Local authorities within the San Jose space weren’t notified in 2016 after federal officers detained the man accused of killing nine of his co-workers this week and located him with books about terrorism and writings detailing his hatred of the rail yard the place he labored, the Santa Clara County District Attorney told USA TODAY.
The information might have helped local legislation enforcement and the suspect’s employer probably mitigate the assault Wednesday that took the lives of nine employees of the Santa Clara Valley Transportation Authority (VTA) gentle rail hub in San Jose, District Attorney Jeff Rosen stated in an interview.
“The DA’s office was not notified,” Rosen stated, including he wasn’t conscious of a single company within the space that was told this information. “I would like to have known this in 2016.”
Rosen, whose workplace additionally helped within the aftermath of the Gilroy Garlic Festival taking pictures two years in the past, described the gut-wrenching feeling seeing his neighborhood as soon as once more endure via one other mass taking pictures. He detailed quite a few potential avenues that local legislation enforcement and the VTA might have completed years in the past had federal authorities handed alongside the information after Samuel Cassidy was detained.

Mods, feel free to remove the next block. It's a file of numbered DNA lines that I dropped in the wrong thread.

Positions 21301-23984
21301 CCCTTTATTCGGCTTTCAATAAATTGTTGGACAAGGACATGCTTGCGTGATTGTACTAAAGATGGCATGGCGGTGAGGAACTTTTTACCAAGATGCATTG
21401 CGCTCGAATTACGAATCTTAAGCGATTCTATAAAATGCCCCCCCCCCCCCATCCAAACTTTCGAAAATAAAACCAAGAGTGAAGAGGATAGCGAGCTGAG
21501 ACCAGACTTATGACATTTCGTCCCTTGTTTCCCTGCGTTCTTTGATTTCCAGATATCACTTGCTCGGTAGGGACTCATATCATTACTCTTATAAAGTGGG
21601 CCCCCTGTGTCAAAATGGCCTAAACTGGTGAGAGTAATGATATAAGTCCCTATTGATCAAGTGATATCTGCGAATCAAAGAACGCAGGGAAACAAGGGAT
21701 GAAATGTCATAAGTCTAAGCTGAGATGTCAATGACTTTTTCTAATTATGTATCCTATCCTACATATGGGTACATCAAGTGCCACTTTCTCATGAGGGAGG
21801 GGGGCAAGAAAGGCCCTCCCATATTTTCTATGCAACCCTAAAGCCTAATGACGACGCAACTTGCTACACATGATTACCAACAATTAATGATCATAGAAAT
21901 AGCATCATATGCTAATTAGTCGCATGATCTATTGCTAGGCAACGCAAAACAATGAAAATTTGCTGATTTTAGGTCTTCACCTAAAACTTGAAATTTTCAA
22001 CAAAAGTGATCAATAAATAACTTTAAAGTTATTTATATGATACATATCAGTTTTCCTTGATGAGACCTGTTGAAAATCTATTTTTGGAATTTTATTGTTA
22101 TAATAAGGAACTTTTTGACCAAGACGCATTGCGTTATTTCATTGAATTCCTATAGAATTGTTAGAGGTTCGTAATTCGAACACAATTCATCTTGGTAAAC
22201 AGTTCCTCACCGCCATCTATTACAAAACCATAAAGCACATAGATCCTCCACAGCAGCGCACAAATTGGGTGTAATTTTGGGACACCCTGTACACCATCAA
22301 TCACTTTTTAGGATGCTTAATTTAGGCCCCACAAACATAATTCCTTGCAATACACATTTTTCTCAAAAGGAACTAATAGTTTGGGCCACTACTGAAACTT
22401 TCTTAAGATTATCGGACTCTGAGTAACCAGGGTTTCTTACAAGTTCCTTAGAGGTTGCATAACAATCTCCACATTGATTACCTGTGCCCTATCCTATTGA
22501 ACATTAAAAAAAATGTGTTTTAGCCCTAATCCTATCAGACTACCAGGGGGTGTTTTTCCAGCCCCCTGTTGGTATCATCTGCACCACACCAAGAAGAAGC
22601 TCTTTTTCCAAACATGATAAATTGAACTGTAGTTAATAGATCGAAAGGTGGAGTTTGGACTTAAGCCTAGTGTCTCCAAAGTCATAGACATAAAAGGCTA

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In 2016 — 5 years earlier than the mass assault — Cassidy was stopped on a visit again from the Philippines by U.S. Customs and Border Protection.
A Department of Homeland Security memo from the cease, which was obtained by The Wall Street Journal, consists of that an officer discovered Cassidy had “books about terrorism and fear and manifestos … as well as a black memo book filled with lots of notes about how he hates the VTA.”
The memo does not embody why Cassidy was stopped.
Multiple inquiries to the Santa Clara County Sheriff’s Office and the VTA about their information about Cassidy’s 2016 detainment by federal authorities weren’t returned. A Department of Homeland Security spokeswoman stated in a press release the company was working to enhance information being shared with different legislation enforcement.
“Under the leadership of Secretary Mayorkas, in February, DHS commenced a department-wide review which included efforts to ensure law enforcement personnel have the tools and training to identify behavioral indicators associated with targeted violence and policy to improve information sharing with our partners,” DHS spokeswoman Sarah Peck stated in a press release.
Information sharing between companies has been a difficulty that has lengthy plagued the legislation enforcement neighborhood however has expanded and elevated in recent times, with the federal government implementing a number of programs aimed toward growing communication throughout jurisdictions. But nonetheless, issues persist, together with with high-profile incidents from the riot at the U.S. Capitol earlier this yr and a tip the FBI got earlier than the 2018 taking pictures in Parkland, Fla. that was never investigated or handed alongside to authorities in South Florida.